• Websites with an unusually high number of non-relevant incoming links were also hit with the penguin update. In keeping with Google’s push towards relevance, it seems that they are now looking at the ratio of links from related vs non-related websites. If a large proportion of incoming links are from domains and pages that are not in the same industry or about the same topic as a website, Google may consider that as an unnatural linking pattern and devalue the site in the search results.

The simple answer is if your rankings took a sudden dive into the cold for your target keywords on April 25 or in the first week of June, chances are that you or some of your backlinks have been devalued by Google Penguin.

How To Stay Warm With Penguin

Knowing these primary changes, there are steps that any website owner or search engine optimiser can take to avoid being devalued by the penguin algorithm:

  • Avoid spun content – If you are building contextual links from articles on other websites, ensure that the content is high quality and that it is related to your website as well as the anchor text being used. The content, anchor text and the destination of the link should make sense to a visitor reading the sentence, paragraph and article. Relevance is key.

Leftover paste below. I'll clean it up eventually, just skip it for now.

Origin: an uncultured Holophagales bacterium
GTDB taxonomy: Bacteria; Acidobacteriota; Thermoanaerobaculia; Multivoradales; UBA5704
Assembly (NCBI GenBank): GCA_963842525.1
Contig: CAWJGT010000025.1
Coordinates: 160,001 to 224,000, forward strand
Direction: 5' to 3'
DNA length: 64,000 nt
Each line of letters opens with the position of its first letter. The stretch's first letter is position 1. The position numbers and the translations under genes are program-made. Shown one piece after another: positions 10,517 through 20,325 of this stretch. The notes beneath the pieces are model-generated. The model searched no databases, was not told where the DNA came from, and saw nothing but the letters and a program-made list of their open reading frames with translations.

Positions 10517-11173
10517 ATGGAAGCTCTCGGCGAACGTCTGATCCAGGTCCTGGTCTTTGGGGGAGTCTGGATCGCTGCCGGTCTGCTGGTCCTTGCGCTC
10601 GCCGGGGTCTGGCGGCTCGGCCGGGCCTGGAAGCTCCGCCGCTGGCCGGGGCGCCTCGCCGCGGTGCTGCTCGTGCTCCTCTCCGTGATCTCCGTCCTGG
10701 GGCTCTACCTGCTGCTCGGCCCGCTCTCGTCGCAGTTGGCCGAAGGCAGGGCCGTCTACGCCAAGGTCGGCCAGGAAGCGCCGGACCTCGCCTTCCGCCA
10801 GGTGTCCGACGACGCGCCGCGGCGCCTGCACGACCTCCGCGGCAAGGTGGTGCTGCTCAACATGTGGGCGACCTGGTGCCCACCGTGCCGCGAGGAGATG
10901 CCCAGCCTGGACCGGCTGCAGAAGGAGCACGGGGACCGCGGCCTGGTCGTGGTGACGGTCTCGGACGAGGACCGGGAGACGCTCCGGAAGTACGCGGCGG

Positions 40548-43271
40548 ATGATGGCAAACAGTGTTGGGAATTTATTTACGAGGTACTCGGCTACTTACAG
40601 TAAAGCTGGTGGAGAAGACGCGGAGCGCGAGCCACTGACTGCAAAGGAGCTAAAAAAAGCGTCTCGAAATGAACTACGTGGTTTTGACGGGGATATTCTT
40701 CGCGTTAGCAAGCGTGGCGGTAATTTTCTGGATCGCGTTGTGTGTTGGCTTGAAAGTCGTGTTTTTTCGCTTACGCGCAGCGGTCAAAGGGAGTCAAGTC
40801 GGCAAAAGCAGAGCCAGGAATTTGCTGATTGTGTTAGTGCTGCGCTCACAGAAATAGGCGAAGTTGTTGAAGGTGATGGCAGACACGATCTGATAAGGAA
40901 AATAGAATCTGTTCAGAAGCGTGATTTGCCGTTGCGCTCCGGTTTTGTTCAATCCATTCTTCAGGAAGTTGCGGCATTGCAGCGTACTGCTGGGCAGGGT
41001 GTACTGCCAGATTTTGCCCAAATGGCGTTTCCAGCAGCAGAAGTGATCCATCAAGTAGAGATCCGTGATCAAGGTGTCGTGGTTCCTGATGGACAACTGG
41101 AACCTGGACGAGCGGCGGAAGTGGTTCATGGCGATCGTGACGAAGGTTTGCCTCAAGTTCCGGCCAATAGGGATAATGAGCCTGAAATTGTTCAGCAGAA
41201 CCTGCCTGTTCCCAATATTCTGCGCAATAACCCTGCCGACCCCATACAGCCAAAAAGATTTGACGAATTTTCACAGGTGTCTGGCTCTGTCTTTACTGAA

• Forget about keyword density, write for your visitors – Keyword density no longer applies. While many of us were already writing content for the users, not search engines, you can now be devalued if your content is over-optimised for a target keyword. Google is very good at determining the topic of a body of text and phrases that are related to each other. Write for your visitors, sell your product or service, and if the content is written about a specific topic then that content will naturally include your target keywords and closely related variations of those phrases.
  • Diversify your anchor text and destination pages – While a good SEO strategy, even prior to Penguin, included diversifying the anchor text and the destination pages for incoming links to appear natural, this strategy is now essential to avoid having those links and your website devalued. Have a list of closely related keywords that you can use and make sure you vary the pages that you link them to. As mentioned with the website content, Google is very good now at identifying words and phrases that are related to each other, so links using a closely related variation of your target keyword will still help rank for it. Your target keyword may still be used more often than any other, but a natural link profile uses multiple related phrases.